Sickness rises by a quarter across UK manufacturing firms

Posted on 6 Jan 2014 by The Manufacturer

New survey reveals increase during last 12 months

A new survey has revealed manufacturing bosses in the UK have seen staff absence levels rise in the last 12 months by 25 percent.

The Close Brothers Business Barometer, which canvasses the opinion of SME owners from sectors across the UK on a quarterly basis, revealed over a third of respondents in the manufacturing industry believe their organisation has a problem with employees abusing sick leave.

72 percent of employers surveyed in the sector cited minor illnesses, such as the flu, to be the main cause of employee absence, with post-operative recovery the second most common reason for time off work.

Steve Gee, managing director of the manufacturing division at Close Brothers Asset Finance, said while the majority of sick leave taken is genuine, absenteeism is a growing problem for many UK manufacturing firms and could negatively impact productivity levels.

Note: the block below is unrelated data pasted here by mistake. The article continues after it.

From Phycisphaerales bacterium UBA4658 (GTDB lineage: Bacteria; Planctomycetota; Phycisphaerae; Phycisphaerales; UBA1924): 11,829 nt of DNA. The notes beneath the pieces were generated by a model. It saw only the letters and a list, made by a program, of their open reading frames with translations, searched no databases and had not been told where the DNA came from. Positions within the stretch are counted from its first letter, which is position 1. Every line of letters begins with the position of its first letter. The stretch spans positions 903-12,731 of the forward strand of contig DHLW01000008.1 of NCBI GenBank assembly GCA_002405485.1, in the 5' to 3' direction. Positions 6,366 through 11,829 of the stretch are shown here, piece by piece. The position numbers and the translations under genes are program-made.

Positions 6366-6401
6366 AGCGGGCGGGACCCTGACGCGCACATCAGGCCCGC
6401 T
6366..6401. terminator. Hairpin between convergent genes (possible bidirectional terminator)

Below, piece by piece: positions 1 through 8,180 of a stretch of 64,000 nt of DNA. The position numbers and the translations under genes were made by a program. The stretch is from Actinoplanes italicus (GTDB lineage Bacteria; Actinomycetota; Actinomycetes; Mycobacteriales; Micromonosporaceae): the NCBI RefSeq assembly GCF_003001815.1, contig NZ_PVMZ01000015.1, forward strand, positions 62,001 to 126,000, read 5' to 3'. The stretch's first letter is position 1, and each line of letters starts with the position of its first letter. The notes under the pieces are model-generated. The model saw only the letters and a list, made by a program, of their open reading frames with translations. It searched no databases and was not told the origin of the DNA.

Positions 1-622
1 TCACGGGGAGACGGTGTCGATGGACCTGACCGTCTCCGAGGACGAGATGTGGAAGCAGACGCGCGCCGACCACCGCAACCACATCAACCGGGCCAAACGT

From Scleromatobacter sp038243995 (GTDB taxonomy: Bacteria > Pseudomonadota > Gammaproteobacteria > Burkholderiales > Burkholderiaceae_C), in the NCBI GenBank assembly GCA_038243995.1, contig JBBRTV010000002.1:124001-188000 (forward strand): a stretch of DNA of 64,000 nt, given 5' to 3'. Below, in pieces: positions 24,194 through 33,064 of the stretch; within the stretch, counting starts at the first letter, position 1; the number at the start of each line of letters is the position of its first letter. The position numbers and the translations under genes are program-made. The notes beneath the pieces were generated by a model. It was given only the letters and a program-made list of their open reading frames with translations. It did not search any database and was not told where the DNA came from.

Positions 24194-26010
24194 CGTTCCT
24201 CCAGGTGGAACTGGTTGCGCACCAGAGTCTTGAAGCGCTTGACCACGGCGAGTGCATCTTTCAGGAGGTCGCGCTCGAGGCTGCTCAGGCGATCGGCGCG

“Our research suggests that a considerable number of employers are concerned about the level of non-genuine sickness within their organisation,” he said.

Mr Gee added: “That is why it is important that unauthorised absence is managed consistently and fairly to help minimise the impact on the wider workforce and ensure diligent colleagues aren’t left to pick up the slack on a regular basis.”

The Business Barometer further revealed that the ‘fit note’, which was introduced by the government to help minimise the cost of absenteeism, does not seem to be as effective as first hoped.

As many as 17 per cent of employers in the manufacturing industry say it has not lived up to their expectations.